ATTMP: How did you become involved with the subject or theme of your book?

MM: I try to begin my books based on something I am familiar with and then move into unfamiliar territory that requires some additional research in order to get the story right. I love learning new things and research helps to keep my mind engaged in things I have not previously been familiar with or participated in. For instance, in the end of The Swindler there is a lengthy courtroom drama that is played out very publicly. I am not schooled in legalese and have not spent time in an actual courtroom. Therefore, I had to do some serious homework in order to get the pace and semantics and entire court stuff to read like I knew what I was talking about. I reviewed many documents from previous trials, especially those from the Bernie Madoff trial as those most closely mirrored my books theme and character dilemma. I hope it was at least close!

ATTMP: What inspires you?

MM: Life inspires me! I love reading and reviewing books. I love research and watching the political news on television. Topics that are fresh and timely are an inspiration to me to write about because they resonate with today. For my websites I write a lot about politics or government, occasionally entertainers or sports personalities. Health care was an important issue for the people of America and those watching us around the world. Therefore, I championed why it should pass and concentrated on the benefits that would be derived from passage. This was a topic that was near and dear to my heart. I was glad to see it finally come to pass. Human and animal rights violations tick me off and I’ve tried to include them in my articles for American Chronicle. Education and illiteracy are two topics that I cannot say enough about. My list of inspirations goes on and on, but these topics can give you a glimpse into what makes me tick.

ATTMP: What are some day jobs that you have held?  If any of them impacted your writing, share an example.

MM: I’ve been a bartender, stewardess (flight attendant), realtor, commodities broker, and more. All of those jobs have helped me to write accurately about those positions in my books. They have also shaped who I am now and how I perceive people in those industries at this time.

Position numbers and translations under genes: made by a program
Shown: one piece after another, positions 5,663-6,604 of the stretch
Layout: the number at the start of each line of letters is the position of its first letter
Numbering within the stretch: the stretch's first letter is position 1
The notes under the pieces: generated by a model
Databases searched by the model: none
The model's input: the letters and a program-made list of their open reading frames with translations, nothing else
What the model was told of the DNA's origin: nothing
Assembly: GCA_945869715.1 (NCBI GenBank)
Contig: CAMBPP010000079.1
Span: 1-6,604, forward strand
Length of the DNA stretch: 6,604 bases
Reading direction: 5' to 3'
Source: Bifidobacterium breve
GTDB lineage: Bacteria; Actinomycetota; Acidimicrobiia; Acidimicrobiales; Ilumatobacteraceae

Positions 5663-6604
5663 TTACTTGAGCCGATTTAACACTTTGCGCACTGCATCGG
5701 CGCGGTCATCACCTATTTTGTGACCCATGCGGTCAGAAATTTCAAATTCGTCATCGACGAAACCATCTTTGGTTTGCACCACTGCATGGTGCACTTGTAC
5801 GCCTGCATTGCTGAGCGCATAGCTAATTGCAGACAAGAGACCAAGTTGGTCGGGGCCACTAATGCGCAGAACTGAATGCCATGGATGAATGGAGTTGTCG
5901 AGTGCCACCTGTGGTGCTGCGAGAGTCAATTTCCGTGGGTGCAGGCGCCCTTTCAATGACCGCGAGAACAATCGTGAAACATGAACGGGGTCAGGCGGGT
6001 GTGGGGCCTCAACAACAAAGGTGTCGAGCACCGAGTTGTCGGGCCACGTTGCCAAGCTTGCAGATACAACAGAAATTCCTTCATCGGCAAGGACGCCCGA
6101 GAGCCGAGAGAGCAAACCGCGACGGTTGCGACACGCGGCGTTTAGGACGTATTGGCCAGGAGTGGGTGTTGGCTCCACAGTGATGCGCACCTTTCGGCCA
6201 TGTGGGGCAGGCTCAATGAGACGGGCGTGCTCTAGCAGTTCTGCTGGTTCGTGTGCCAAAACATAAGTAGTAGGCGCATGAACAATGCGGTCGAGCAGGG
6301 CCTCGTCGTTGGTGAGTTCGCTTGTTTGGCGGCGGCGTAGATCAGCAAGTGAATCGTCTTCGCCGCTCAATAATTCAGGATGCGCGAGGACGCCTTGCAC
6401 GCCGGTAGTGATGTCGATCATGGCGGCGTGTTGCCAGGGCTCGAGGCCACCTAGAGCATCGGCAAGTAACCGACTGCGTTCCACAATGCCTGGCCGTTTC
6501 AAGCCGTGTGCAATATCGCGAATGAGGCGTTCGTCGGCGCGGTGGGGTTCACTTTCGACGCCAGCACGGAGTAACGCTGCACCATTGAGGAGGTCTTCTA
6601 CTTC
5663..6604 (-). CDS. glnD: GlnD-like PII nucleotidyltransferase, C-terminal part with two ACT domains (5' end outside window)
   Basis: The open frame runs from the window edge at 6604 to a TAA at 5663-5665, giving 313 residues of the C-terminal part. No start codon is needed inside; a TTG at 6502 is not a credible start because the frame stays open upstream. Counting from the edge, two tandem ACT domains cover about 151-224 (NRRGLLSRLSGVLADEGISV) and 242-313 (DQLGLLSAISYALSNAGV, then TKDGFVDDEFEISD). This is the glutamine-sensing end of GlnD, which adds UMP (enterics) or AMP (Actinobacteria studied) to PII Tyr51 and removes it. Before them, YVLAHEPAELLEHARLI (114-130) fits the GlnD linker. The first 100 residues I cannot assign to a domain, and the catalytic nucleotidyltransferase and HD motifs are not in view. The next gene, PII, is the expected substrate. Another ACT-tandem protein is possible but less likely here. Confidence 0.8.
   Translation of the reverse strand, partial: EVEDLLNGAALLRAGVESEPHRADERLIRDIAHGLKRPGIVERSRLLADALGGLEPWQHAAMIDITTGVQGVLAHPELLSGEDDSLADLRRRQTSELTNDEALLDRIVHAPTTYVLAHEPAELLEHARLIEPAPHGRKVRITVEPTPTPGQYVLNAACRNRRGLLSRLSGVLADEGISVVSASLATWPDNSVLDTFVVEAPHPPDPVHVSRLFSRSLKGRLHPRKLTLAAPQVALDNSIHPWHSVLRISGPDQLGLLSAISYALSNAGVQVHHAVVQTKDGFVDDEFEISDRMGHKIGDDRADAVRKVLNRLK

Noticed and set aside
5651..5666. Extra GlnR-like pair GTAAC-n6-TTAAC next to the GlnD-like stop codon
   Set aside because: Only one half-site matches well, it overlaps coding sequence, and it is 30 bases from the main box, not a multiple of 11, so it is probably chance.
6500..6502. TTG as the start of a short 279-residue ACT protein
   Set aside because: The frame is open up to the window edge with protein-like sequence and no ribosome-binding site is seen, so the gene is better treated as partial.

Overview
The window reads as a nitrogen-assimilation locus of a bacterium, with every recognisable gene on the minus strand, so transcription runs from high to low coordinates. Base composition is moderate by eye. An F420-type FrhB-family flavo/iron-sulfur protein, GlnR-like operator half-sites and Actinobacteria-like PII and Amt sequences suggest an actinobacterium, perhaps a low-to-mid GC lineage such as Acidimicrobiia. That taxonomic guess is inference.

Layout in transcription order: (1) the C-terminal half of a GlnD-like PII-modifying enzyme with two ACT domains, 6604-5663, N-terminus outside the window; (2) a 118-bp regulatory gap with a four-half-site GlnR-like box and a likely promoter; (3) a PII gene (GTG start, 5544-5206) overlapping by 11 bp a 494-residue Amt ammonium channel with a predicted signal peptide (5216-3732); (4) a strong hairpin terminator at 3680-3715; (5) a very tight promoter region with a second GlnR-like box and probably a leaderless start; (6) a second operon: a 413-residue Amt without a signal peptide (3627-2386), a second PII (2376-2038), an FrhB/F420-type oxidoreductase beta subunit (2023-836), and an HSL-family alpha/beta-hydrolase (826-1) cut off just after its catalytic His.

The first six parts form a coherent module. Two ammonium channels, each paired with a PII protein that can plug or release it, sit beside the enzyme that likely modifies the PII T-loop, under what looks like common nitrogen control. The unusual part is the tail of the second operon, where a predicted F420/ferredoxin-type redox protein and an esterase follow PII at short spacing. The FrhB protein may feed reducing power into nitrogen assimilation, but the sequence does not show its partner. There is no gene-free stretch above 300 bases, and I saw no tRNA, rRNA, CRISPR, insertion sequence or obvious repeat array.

The Swindler is based on a true story of a place where I actually worked. Much of the story is fictionalized, but the places written about and some scenes actually took place. The man I worked for, who was a smaller version of Bernie Madoff, financially speaking, is now behind bars. I did not know immediately that we were operating illegally or unethically. I worked for this man for nearly five years before I finally quit. I saw the business from the inside out. That was one of the most fun and fast paced jobs that I’ve ever held. I learned a lot working there and that has, in turn, shaped my opinions of what Wall Street gets away with today and what direction we, as a country, need to take to curtail those excesses and greed.

ATTMP: How do you feel about ebooks vs. print books and alternative vs. conventional publishing?

MM: I am accustomed to ebooks from pursuit of many of my educational endeavors. According to many educational facilities this ebook format saves them oodles of money. I think ebooks are easy to download and you can highlight sections and write notes: both good things when you need access to instant recall of a certain topic. I think they are a bit impersonal, but ecologically a big paper saver!

I like the feel of a real book in my hands too! I review books for Bookpleasures and we do not review ebooks at this time. Has that caused us to miss out on some good reads? Maybe. One of my all time favorite things to do is to wander around in book stores. I love looking at the various book covers, seeing who is new in the marketplace, and reading the synopsis’.

I personally hope we never give real books up entirely: how would I stock my shelves in my library?

ATTMP: What do you like to read in your free time?

MM: My entire free time is taken up with reading and writing reviews. I love it! I read a lot of business books because that is my educational background and they keep me abreast of all of the new techniques coming down the pike. I love spy novels, legal thrillers, and murder/mysteries. I like to read about politics and political figures, as well as, policies we have adopted and how they have panned out. I try to mix things up a bit, as far as topics I read, so I am well rounded and more conversant in a variety of topics.

ATTMP: Who’s your best/worst critic?

MM: Marvin Wilson, my editor, is my best and worst critic. He was a godsend when I needed some serious polishing for The Swindler. Thank you Deb and Phil for leading me to him! Marvin knows how to get me (and perhaps all writers) to produce work that shines. He took my story, which was a emerald in the rough, and created a sparkling gemstone that I am proud to place my name atop of. He is a master of knowing what things really really needed changing to make the story flow better. I’ve had other people read and suggest things for my books or articles, but Marvin is by far the best! He comes at his criticism from an editorial perspective, but also as an author himself. Over the course of his editing process he becomes intimately involved with the characters, their dialogue, and the story flow of the books he reworks. I’d say Marvin is equal part magician and muse! Thank you Marvin!